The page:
Former Harris Co. prosecutor accused of withholding evidence that sent man to death row

Did a Harris County prosecutor knowingly withhold evidence, sending a man to death row? Former Assistant District Attorney Dan Rizzo is once again answering that question regarding Alfred Brown, who was ultimately set free after first being convicted of killing a cop.

It's almost unheard of for a conviction to be overturned for someone found guilty of killing a police officer, but former Prosecutor Dan Rizzo is accused of conduct so egregious a death row inmate was released. 

Now, Rizzo is again answering claims that he failed to hand over evidence in the Alfred Brown case.                 

So will his 116-page response be enough to prove what Rizzo has been saying for years? 

"There is no misconduct here. There is no misconduct here," Rizzo's attorney Chris Tritico reiterates. 

Tritico is explaining Rizzo's position to the Texas State Bar in hundreds of pages after a special prosecutor filed a grievance against Rizzo. The complaint claims when Rizzo was prosecuting Alfred Brown in a 2005 double murder trial, Rizzo withheld a phone record that may have proven Brown did not kill Houston Police Officer Charles Clark and clerk Alfredia Jones during a 2003 robbery of a check cashing store.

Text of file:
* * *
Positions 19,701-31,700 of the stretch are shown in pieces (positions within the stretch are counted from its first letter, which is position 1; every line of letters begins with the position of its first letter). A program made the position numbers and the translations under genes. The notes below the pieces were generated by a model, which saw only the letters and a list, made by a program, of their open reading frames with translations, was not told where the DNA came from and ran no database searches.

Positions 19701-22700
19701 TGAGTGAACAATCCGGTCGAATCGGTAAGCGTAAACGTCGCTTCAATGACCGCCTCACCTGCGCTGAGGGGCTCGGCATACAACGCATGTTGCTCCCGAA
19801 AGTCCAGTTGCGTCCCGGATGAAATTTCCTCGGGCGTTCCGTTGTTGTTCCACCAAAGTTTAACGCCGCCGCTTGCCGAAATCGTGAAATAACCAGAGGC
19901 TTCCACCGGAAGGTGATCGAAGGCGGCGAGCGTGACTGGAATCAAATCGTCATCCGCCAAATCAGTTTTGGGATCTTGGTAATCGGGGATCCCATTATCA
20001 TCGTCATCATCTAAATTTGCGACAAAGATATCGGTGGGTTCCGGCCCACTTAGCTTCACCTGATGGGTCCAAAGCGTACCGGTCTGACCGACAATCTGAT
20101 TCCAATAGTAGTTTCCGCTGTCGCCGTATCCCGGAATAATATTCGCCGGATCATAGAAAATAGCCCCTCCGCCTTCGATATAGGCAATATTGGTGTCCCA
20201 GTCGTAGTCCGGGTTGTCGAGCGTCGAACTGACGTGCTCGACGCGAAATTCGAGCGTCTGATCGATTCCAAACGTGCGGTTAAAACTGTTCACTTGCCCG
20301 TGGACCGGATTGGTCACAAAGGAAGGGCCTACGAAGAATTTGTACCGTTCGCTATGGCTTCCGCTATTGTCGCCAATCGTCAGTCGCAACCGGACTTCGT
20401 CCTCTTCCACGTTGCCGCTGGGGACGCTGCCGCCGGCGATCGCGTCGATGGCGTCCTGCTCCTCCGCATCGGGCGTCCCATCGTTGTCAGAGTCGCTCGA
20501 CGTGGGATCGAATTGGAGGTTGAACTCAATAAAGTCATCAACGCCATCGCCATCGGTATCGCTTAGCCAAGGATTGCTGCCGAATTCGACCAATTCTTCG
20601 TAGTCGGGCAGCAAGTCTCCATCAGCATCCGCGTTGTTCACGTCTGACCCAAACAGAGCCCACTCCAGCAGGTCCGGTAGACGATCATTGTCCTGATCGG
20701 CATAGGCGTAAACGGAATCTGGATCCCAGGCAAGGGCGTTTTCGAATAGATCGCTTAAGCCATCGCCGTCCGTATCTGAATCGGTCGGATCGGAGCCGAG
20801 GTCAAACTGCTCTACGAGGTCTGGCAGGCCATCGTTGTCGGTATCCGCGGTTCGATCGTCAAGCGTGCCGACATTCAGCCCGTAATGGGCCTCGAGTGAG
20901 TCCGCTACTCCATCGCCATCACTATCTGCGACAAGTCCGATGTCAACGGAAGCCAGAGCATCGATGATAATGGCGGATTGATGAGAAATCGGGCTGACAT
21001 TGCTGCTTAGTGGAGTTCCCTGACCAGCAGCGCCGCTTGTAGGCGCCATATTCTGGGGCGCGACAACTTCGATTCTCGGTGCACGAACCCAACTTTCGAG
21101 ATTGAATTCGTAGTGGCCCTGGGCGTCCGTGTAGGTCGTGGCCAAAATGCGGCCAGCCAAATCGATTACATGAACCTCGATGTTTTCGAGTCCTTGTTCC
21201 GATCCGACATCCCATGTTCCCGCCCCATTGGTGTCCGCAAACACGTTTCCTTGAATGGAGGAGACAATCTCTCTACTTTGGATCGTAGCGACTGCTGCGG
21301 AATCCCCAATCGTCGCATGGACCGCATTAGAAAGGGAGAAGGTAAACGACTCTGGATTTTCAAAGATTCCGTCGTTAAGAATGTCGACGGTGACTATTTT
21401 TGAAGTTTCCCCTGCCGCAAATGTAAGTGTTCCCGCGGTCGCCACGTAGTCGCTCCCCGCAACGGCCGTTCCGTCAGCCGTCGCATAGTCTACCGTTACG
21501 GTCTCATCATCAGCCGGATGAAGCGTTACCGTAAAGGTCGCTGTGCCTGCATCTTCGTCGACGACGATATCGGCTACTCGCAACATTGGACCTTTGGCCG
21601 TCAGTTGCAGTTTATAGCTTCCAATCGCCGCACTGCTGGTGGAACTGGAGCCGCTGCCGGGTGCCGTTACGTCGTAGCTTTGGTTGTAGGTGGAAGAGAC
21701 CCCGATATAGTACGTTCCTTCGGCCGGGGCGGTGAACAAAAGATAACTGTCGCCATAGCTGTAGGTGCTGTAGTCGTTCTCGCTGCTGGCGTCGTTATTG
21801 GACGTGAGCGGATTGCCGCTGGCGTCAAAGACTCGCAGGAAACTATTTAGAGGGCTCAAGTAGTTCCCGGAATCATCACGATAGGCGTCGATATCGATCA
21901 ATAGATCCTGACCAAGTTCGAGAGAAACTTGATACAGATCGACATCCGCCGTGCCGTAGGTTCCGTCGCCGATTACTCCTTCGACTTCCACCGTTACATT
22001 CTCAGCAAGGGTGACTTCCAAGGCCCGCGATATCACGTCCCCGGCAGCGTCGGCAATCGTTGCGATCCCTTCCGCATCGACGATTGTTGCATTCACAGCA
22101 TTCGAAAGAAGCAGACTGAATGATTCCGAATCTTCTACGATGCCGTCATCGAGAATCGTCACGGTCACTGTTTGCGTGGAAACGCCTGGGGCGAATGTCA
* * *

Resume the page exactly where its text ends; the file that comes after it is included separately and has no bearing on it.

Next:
"Mr. Rizzo didn't know anything about it," Tritico explains. 

The phone record turned up in an investigators garage more than a decade later. The DA's office filed a complaint against Rizzo after finding an email from the investigator to Rizzo talking about the piece of evidence.

"To try to justify the fact that a Houston police officer kept a phone record in his garage and somehow throw that on the back of an assistant district attorney is incomprehensible to me," adds Tritico, who also says the phone record in question proves Brown's guilt because the call that Brown says confirms he wasn't near the crime was actually a three-way call that originated near the murders.

Tritico, who is a FOX 26 legal analyst, says he hopes the state will read the response "and hopefully these people will leave this man alone. It is time to leave him alone. He prosecuted a case on the facts that he had."

If the state finds wrongdoing, Rizzo, who is retired, could be disbarred, but his attorney says he's fighting it because he doesn't want to tarnish his name after practicing law for 30 years.

Brown was released from prison after 10 years behind bars in 2015 and was declared innocent earlier this year.

Special Prosecutor John Raley says "The Dockery land line records were filed with the HPD, according to three witnesses. Rizzo was made fully aware of the records, in writing, and was specifically told they were consistent with Brown's alibi. Rizzo chose to conceal them, in violation of Brown's Constitutional rights."